George Moore soon made substantial changes to the properties around Appleby Hall (as it became) with the replacement of the direct public road to Austrey (through the Hall grounds) by New Road, well removed from the Hall itself.  This change which involved the demolition of several farm houses is apparent from a map of 1838, drawn on a much larger scale (probably 1:2500, about 25 inches to the mile).  The fields of the1838 map have the same numbers as the 1832 map and it was almost certainly produced by the same surveyors, but it lacks a field-name Reference.  Uniquely, the 1838 map shows details of the two counties, Leicestershire and Derbyshire, in pink and blue respectively (see Chapter 5).  This map was preserved in the care of the Ward family of Appleby Parva and I am grateful to Mrs Dorothy Ward and her son Mr Charles Ward for access.   

Using a Computer Aided Design program (TurboCAD Designer 17) I have made a copy of the 1832 map with names and numbers of all the enclosed fields added.  You can tell from the large number of fields that many of them were very small.  An estimated 1800 acres of the parish had already been enclosed as 'ancient inclosures' and the Act of Parliament of 1771 with its Award of land allotted in place of common field rights, issued the following year 1772, required the enclosure of the remainder of the parish estimated at 1000 acres (Nichols IV pt 2, p.430). The rector received a special award in lieu of tithes which were abolished.  Occupants were required to fence their newly acquired plots with quickthorn (hawthorn hedges), which they appear to have done speedily to stake their claim on the newly allotted land. The 1832 map shows evidence of the start of merger and reshaping of fields to enable them to be worked more efficiently.  By 1832, the parish fields had passed their greatest complexity and rationalisation continued thereafter within the larger new farms.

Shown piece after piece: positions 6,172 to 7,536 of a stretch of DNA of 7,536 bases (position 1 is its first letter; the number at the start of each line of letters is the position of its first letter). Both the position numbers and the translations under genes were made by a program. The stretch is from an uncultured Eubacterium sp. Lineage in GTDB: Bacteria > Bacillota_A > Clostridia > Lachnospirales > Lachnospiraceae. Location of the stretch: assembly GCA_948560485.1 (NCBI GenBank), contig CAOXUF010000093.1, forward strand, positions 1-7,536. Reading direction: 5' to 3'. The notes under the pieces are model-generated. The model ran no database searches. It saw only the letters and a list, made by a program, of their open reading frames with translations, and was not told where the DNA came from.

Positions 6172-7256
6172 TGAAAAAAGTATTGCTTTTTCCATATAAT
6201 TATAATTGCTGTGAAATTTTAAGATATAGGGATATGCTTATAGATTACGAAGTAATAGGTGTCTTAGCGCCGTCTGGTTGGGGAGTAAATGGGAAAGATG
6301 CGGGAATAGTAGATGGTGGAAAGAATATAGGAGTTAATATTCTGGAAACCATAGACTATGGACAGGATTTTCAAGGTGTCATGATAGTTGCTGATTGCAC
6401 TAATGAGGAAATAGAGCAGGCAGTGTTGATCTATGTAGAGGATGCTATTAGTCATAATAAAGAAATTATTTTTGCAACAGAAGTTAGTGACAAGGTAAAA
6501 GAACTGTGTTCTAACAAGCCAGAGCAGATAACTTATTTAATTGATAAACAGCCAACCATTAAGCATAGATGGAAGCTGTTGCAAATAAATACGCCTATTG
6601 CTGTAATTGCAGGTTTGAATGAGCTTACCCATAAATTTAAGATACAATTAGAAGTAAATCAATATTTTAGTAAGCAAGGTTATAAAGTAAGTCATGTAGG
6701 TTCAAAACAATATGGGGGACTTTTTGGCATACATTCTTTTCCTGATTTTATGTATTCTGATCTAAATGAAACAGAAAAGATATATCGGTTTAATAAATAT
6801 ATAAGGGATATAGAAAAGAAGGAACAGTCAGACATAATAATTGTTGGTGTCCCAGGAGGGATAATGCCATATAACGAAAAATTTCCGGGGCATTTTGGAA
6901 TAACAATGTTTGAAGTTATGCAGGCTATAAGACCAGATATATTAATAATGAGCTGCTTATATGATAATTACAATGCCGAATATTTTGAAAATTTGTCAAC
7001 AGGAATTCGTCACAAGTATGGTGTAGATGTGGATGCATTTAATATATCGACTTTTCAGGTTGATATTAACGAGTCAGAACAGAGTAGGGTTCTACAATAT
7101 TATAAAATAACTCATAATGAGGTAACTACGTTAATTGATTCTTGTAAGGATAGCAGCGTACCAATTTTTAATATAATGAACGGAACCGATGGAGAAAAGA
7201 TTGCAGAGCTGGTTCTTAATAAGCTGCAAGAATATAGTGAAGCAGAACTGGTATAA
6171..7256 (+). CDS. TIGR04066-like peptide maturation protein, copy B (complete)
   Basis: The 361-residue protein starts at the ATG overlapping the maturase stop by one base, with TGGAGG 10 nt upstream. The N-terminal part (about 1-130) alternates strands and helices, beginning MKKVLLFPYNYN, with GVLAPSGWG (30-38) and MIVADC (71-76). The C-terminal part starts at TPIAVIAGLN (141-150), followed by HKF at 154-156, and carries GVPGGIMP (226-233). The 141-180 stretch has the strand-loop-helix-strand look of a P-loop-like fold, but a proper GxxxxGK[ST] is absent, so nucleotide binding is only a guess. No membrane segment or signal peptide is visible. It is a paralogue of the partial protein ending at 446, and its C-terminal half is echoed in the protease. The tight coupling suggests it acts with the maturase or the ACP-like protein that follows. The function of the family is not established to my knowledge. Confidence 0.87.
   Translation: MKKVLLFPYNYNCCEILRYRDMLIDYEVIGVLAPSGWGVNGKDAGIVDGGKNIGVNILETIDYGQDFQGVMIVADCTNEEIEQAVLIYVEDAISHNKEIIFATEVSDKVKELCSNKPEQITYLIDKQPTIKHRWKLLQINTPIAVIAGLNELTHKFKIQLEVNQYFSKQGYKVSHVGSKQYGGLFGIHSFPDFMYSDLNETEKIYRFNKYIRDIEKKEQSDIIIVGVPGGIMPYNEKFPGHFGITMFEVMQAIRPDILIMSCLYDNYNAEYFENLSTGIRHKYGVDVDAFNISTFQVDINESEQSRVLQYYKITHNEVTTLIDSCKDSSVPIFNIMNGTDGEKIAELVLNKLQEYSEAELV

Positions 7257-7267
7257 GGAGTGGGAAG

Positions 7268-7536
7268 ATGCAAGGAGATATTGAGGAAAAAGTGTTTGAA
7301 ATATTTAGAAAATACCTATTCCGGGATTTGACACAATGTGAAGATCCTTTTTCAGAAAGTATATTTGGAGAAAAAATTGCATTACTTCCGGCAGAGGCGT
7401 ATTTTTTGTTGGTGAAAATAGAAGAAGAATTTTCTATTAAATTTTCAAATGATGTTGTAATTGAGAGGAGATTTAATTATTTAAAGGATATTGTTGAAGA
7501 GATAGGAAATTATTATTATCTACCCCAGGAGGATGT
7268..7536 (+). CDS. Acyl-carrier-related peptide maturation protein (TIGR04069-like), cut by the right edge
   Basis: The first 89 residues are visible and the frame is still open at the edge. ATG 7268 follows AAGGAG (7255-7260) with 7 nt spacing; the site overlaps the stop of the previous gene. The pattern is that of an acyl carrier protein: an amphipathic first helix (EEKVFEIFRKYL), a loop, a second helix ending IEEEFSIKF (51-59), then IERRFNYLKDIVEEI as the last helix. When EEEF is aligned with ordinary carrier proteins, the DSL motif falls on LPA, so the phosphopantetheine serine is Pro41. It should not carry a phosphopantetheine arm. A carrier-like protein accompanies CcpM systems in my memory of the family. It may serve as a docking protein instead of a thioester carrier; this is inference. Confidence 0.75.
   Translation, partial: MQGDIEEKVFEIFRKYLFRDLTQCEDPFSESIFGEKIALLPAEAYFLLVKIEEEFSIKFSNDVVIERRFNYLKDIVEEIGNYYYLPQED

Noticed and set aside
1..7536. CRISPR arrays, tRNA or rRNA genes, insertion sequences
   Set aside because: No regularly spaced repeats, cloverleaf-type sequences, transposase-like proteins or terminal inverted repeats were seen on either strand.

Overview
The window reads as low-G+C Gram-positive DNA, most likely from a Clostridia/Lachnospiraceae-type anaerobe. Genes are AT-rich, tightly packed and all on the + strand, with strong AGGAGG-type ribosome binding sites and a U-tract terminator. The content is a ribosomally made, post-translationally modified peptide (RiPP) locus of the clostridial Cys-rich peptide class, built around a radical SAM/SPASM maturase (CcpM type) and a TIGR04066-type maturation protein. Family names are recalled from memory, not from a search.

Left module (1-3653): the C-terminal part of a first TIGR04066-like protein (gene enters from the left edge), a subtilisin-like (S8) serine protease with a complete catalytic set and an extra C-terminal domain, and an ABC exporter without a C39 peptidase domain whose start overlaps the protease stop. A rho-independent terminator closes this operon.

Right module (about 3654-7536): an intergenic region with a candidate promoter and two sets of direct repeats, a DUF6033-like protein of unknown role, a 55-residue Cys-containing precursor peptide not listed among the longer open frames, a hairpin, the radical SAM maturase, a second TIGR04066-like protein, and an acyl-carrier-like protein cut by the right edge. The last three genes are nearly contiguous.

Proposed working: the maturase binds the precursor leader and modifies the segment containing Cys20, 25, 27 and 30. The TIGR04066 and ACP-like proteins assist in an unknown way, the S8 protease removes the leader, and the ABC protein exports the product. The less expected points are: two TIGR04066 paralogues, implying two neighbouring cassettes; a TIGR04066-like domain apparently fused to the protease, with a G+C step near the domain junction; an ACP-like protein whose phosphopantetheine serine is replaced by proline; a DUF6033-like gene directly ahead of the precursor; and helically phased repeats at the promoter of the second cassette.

The 1831 Reference which accompanies the 1832 map is my basic source of field names.  In addition, there are two earlier partial maps of the parish which have their origins in the 1772 Appleby Enclosure Award and give limited but important field-name information.  Regrettably the complete 1772 enclosure map is lost, but a copy of a small portion, the fields awarded to the Tunnadine family, survived in the papers of the late Mr Gordon Parker, to whom I must express my gratitude for allowing me access to it.  Although covering only a small part of the parish, the field numbers match those given in the text of the Enclosure Award which is kept in the Record Office (ROLLR) at Leicester.  This small extract, featuring the Tunnadines' fields on the northern edge of the village curtilage, provides names which are identified by reference to the Award.  The other partial map which, at 46 enclosures, is a little larger, details the Bosworth School Estate in Appleby.  The Appleby Estate Map of 1785 shows the fields located in four groups distributed across the parish.  These enclosures clearly represent the land awarded to Bosworth School in 1772, in lieu of the land derived from the earlier endowments made by the Dixies of Bosworth Hall.